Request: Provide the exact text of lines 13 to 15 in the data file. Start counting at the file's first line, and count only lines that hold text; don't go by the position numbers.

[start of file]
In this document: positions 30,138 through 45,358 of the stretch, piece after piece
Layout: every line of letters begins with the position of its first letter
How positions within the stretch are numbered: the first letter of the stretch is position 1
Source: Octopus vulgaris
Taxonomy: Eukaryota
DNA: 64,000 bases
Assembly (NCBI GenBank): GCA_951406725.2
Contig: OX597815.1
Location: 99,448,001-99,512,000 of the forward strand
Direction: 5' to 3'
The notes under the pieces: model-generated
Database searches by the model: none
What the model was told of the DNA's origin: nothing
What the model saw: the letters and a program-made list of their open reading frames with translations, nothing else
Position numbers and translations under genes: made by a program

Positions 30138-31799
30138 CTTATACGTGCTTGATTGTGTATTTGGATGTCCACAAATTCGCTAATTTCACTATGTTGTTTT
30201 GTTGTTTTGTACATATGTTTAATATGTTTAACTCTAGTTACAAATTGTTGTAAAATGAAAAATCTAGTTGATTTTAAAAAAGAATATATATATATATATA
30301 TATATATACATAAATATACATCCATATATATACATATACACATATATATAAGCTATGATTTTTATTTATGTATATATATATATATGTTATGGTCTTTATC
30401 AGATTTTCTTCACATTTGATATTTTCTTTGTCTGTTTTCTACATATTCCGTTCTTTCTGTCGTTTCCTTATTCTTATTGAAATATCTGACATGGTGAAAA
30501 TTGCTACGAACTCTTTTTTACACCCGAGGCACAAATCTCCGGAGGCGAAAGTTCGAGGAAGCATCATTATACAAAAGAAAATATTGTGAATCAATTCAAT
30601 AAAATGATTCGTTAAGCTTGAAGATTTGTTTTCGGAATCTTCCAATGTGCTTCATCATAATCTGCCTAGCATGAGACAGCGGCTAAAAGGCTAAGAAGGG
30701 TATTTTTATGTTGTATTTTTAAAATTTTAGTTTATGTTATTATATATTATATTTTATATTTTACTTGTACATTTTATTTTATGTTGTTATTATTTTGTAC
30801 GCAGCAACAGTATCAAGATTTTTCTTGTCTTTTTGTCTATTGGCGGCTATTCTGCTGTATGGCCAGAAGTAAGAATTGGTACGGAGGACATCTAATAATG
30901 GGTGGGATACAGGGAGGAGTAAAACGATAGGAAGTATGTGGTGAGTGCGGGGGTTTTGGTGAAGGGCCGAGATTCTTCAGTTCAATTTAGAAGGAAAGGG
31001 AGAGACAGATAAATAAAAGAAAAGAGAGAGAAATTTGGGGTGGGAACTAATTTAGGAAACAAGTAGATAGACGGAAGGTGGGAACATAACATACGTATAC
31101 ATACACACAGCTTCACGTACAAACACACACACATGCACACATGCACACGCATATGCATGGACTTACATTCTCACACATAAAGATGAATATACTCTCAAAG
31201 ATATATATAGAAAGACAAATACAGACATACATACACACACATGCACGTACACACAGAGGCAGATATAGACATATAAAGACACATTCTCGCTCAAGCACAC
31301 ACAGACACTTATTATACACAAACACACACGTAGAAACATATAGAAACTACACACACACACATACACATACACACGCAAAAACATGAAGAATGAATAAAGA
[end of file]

What the model was told of the DNA's origin: nothing
What the model saw: the letters and a program-made list of their open reading frames with translations, nothing else
Position numbers and translations under genes: made by a program